Meretz: When Yossi Beilin, the architect of the Oslo accords
and one of Israel’s leading doves, recently left Labor to join Meretz, this
leftist party hoped the move would boost its chances in the elections. However,
recent polls show it will lose three of its 10 Knesset seats. Under the
leadership of Yossi Sarid, the party calls for Jerusalem to become the shared
capital of both Israel and an eventual Palestinian state. It also calls for the
disbanding of most all settlements in the West Bank and Gaza.

National Union-Israel Our Home: Led by Avigdor Lieberman, a
former director of the prime minister’s office, this hawkish bloc stands to
grow from seven Knesset seats to nine, primarily because of its clear stance
against any concessions to the Palestinians.

The National Religious Party: This pro-settler party is
expected to retain its current five seats in the next Knesset. Considered the
main political force behind the settlement movement, the party opposes any
territorial concessions to the Palestinians.

United Torah Judaism: This fervently Orthodox bloc, which
includes the Agudat Yisrael and Degel HaTorah parties, is expected to retain
its current five Knesset seats. The party opposes drafting yeshiva students and
strongly objects to any changes in Shabbat laws. It has been flexible on the
Palestinian issue, but in recent years adopted a more hawkish stance.

Yisrael Ba’Aliyah: This immigrant-rights party, which held
four seats in the outgoing Knesset, will have to settle for three in the next,
according to polls. Apart from fighting for the rights of new immigrants, the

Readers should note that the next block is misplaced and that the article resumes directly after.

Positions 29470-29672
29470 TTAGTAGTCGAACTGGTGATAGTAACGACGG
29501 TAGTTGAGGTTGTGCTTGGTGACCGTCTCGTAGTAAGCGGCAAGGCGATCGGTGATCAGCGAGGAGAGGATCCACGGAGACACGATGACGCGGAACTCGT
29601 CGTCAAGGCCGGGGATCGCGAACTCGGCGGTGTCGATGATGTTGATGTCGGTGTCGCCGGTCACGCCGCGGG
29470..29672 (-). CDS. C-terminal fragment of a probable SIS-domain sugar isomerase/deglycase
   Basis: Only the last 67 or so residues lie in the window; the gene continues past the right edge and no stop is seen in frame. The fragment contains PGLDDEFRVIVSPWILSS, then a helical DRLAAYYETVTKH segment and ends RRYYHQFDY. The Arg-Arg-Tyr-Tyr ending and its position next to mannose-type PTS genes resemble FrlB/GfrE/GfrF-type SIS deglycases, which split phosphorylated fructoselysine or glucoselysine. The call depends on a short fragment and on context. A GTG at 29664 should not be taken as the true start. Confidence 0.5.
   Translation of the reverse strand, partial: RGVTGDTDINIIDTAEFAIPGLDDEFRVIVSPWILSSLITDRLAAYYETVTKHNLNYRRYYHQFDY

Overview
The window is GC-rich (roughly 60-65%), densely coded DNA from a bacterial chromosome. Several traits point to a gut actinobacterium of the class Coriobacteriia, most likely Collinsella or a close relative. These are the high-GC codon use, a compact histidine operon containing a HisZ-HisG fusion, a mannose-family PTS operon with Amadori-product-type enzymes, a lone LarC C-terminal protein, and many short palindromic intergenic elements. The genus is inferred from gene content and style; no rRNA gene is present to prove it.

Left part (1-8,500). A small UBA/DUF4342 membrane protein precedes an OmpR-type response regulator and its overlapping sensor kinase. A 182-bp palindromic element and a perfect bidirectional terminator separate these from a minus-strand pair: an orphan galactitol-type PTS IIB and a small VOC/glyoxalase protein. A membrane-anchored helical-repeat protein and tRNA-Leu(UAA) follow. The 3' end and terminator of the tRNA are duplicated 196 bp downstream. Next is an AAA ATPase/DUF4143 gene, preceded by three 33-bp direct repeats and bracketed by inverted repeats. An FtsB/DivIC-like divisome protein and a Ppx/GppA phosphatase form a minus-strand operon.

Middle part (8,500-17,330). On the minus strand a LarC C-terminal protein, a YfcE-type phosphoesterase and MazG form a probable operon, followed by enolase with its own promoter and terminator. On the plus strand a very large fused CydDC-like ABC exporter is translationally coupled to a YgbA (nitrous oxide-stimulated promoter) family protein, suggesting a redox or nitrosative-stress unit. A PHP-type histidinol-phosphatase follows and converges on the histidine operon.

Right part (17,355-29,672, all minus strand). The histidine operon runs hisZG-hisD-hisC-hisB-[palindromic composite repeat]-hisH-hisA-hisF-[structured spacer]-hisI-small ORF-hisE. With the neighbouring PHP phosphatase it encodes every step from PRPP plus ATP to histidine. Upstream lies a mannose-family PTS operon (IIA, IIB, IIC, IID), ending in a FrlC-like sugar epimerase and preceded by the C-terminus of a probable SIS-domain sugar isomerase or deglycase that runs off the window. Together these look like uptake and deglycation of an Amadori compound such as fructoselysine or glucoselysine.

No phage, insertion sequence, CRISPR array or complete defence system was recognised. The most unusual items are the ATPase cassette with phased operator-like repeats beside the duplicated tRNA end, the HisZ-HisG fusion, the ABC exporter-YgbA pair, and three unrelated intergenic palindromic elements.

party adopts a hawkish stand on the Palestinian issue.

One Nation: This workers-rights party seeks to close the
economic gap between the haves and have-nots. It currently has two Knesset seats,
and polls say it will have three in the next parliament.

Green Leaf: This party advocates legalizing marijuana. Polls
say it will make its debut in the Knesset with one seat.

Herut: This nationalist party is expected to retain its sole
Knesset seat after the elections. Led by veteran legislator Michael Kleiner,
formerly of Likud, Herut also features the candidacy of Baruch Marzel, a former
member of the outlawed Kach movement. The party is courting the fervently
Orthodox community — a move that prompted members of the Ashkenazi community to
urge co-religionists not to vote for any “non-religious” party.

Hadash-Ta’al: The latest coalition in the Israeli Arab
sector, combining Hadash, under the leadership of Mohammad Barakeh, with Ahmed
Tibi’s Ta’al movement. The two parties have four Knesset members in the
outgoing Knesset; the polls anticipate three in the next.

United Arab List: A coalition of the Islamic Movement and
the Arab Democratic Party, strongly influenced by moderate Islamists. It is
expected to lose one of its current five Knesset seats.

Balad: A nationalist, pan-Arabist movement, chaired by Azmi
Beshara, who calls for turning Israel into a country of “all its citizens” —
that is, for it no longer to be a specifically Jewish State. Beshara is
currently the only member of the party serving in the Knesset, but Balad is
projected to win two additional seats.